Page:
Original languageEnglish (US)
Title of host publicationPublic Modalities: Rhetoric, Culture, Media, and The Shape of Public Life
PublisherThe University of Alabama Press
Pages154-172
Number of pages19
ISBN (Print)9780817355852
StatePublished - 2010

Fingerprint

Muslim
performance
Islam
citizenship
community
immigrant
migration
foreignness
politics
politician
discourse
modernity
immigration
rhetoric
emancipation of women
narrative
participation
local politics
publicity
social issue

ASJC Scopus subject areas

  • Social Sciences(all)

Cite this

Hegde, R. (2010). Eyeing new publics: Ceiling and the performance of civic visibility. In Public Modalities: Rhetoric, Culture, Media, and The Shape of Public Life (pp. 154-172). The University of Alabama Press.

Eyeing new publics : Ceiling and the performance of civic visibility. / Hegde, Radha.

Public Modalities: Rhetoric, Culture, Media, and The Shape of Public Life. The University of Alabama Press, 2010. p. 154-172.

Research output: Chapter in Book/Report/Conference proceedingChapter

Hegde, R 2010, Eyeing new publics: Ceiling and the performance of civic visibility. in Public Modalities: Rhetoric, Culture, Media, and The Shape of Public Life. The University of Alabama Press, pp. 154-172.
Hegde R. Eyeing new publics: Ceiling and the performance of civic visibility. In Public Modalities: Rhetoric, Culture, Media, and The Shape of Public Life. The University of Alabama Press. 2010. p. 154-172
Hegde, Radha. / Eyeing new publics : Ceiling and the performance of civic visibility. Public Modalities: Rhetoric, Culture, Media, and The Shape of Public Life. The University of Alabama Press, 2010. pp. 154-172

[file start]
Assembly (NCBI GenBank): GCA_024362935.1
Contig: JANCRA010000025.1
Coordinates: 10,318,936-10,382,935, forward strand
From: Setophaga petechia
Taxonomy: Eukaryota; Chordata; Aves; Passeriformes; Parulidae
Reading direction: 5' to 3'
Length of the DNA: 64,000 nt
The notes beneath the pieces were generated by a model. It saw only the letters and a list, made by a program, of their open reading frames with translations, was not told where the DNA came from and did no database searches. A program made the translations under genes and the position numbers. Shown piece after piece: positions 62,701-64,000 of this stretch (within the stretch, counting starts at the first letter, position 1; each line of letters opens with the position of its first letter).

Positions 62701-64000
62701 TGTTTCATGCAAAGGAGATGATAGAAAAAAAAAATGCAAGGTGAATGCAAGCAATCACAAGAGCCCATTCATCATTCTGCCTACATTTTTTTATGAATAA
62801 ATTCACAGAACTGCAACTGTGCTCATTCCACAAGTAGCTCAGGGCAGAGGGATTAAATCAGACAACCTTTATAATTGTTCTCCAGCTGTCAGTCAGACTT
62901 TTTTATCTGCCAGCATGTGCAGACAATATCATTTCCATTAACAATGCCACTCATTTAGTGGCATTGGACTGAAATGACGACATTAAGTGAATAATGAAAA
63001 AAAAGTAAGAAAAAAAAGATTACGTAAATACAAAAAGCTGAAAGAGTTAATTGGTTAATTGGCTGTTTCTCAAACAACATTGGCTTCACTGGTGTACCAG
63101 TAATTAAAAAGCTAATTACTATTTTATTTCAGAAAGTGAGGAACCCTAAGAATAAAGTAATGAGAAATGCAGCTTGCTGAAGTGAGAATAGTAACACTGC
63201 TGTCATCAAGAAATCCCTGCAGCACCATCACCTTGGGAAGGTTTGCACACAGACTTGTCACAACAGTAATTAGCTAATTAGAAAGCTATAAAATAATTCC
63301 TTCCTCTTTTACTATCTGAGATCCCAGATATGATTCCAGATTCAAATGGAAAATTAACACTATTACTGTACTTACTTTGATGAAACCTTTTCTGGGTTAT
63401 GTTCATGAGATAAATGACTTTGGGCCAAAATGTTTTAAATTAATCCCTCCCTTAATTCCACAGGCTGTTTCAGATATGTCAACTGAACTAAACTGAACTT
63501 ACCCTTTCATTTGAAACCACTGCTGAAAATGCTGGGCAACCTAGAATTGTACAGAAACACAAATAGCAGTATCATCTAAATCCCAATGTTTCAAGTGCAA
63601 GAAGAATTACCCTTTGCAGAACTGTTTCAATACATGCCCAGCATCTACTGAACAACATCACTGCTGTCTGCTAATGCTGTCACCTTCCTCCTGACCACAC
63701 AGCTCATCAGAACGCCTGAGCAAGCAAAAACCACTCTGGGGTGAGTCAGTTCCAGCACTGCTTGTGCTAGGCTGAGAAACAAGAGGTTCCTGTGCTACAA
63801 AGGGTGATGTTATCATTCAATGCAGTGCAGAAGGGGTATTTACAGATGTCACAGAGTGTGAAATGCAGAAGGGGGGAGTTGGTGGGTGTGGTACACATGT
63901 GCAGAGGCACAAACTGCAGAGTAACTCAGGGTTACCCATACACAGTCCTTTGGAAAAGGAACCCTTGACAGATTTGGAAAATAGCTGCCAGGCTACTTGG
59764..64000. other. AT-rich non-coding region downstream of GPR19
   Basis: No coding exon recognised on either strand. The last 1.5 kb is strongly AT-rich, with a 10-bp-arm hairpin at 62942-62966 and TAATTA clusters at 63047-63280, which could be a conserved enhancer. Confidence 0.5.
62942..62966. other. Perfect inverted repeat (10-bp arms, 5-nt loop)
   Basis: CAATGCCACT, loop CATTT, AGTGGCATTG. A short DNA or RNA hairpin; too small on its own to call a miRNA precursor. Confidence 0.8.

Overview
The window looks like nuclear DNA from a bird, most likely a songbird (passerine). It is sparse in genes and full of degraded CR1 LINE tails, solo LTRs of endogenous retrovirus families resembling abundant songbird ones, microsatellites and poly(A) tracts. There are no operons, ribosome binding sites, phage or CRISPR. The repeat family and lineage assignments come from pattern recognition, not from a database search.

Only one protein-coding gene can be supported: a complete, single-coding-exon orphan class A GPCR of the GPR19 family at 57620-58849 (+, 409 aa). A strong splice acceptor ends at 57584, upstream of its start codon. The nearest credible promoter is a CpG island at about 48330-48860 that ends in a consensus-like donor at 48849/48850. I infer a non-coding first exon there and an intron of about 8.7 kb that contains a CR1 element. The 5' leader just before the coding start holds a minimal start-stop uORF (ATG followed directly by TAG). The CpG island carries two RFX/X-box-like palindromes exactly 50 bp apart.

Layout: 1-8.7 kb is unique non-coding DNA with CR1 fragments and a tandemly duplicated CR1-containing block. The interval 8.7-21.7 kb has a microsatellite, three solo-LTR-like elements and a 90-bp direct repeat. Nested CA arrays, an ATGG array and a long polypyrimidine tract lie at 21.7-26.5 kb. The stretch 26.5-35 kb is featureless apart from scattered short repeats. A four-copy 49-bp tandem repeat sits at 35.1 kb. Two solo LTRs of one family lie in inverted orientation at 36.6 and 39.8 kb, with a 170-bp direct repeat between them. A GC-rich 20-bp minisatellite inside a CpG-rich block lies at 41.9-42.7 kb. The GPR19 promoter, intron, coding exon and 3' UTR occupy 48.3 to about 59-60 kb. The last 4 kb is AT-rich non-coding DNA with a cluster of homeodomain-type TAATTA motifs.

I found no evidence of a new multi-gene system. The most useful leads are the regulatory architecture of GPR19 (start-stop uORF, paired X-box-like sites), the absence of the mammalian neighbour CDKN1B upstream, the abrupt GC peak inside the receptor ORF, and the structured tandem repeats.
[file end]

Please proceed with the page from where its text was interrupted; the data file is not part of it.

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The growing presence of transnational Muslim communities in the West has sparked explosive discussions about the politics of citizenship and the integration of immigrants. New migrants articulate modes of civic participation and assert claims on nationhood that run counter to normative frames of public life. The patterns of Muslim migration in both Europe and the United States have to be situated within the current geopolitical context of war, terrorism, and the currents of neoliberal capitalism. The desire and effort to de fi ne the national body is accompanied by aggressive identifi cation of the nonassimilative Other. How do issues of Islam, especially with respect to gender, surface in the public realm of Western modernity? How does Islam test the limits of the secular, liberal state? How does the West perceive Islamic identity as a viable modality of public presence and engagement? How does this impact the enactment of citizenship and its performative possibilities available to Muslims in the West? The encounter between Islam and the West is routinely described in polarities that reinforce existing stereotypes of Muslims as antithetical to the rational subject of the West. Ahistorical explanations of the friction that ensues from these points of contact only serve to quarantine Muslims in a culturalist discourse which legitimizes their exclusion and exaggerates their Otherness. A politics of cultural avoidance, according to Nil{\"u}fer G{\"o}le, is no longer possible, yet there is a growing anxiety about {"}a perceived breakdown of boundaries, a loss of identity that accompanies the dynamics of this encounter and is leading to the reinforcement of national and religious identities.{"}1 Over the years, Muslim women have been used strategically as a rationale for the exertion of benevolent power. A predictable, civilizational logic inevitably accompanies dominant Western discourse describing Islam's stance toward women. In particular, the dress codes of Muslim women have come to signify their subordinate status and lack of agency. The veil has been endowed with a formidable range of political and symbolic meaning, and the practice of veiling almost instantaneously marks the Muslim woman as a premodern subject by embedding her within a religious system that is portrayed as inherently illiberal and oppressive.2 The rhetoric about veiling, which has surfaced in various registers throughout European colonial history, is currently being reshaped and deployed within the context of global migration and the security state. This chapter will discuss the politics of the veil from the point of view of the limits that are enforced on the processes through which immigrants can engage modalities of public participation. These patterns of representation about Islamic communities and their presence in the Western liberal state force a reexamination of the presence of alterity in public life. In a time of transnational mobility and complex forms of national affi liation, the transparency of the public sphere cannot be assumed. By foregrounding the processes of public engagement, it is possible to understand how social worlds are reproduced and regulated. The manner in which questions are being raised about citizenship, integration, and community has serious consequences for democratic public engagement. The tensions between national master narratives and transnational cultural processes heighten the contested nature of public life in contemporary European society.3 When the topic of Muslim women appears in the media, cultural differences are cast in terms of a civilizational clash, and the gendered body of the Other surfaces only in terms of rescue. The narrative is typically of the enlightened West exerting its pastoral power to save the gendered body from a putative premodern and oppressive religious structure. A stand on the veil becomes an ideological {"}litmus test, {"} according to Joan Scott, who writes that {"}having an opinion about it serves to establish one's credentials on the heady topics of individualism, secularism, and the emancipation of women.{"}4 Global diasporic movements have set a very complex transnational circuitry in motion through which various discourses about nation, belonging, citizenship, and community travel. This chapter specifi cally examines comments made by two British politicians about Islam and the veiling practices of Muslim women. The comments serve as a point of departure to elaborate on how questions of difference and religio-political issues are publicized in a global context, especially with respect to Muslim women. In late 2006, Jack Straw, a senior British politician, wrote a newspaper column that sparked intense discussion around the world. Straw confessed that he felt {"}uneasy talking to someone face-to-face who I could not see.{"}5 This was immediately followed by a speech highly critical of multiculturalism by the then-prime minister Tony Blair, who admonished immigrants to adhere to the nation's {"}essential values.{"}6 The column by Straw presents the actual demand to conform to performative conventions, and Blair's remarks about integration set the abstractions about the imagined community of the nation. Together they advance a discussion about the nature and form of publicness and its largely unquestioned universality. Michael Warner argues that there are {"}ambiguities, even contradictions{"} in the idea of the public and notes that as it extends {"}to new contexts and new media, new polities and new rhetorics, its meaning can be seen to change in ways that we have scarcely begun to appreciate.{"}7 Responding to this challenge, this chapter discusses these questions: What do forms of publicity and public belonging mean in the transnational context when global Islamic communities are scripting new forms of public comportment and presence? What are the modalities of public engagement that are set into motion when actors with distinct cultural and political trajectories interact? Particularly, how are questions of modernity and tradition inserted into the discussion and managed both in terms of symbolic and material meaning?.",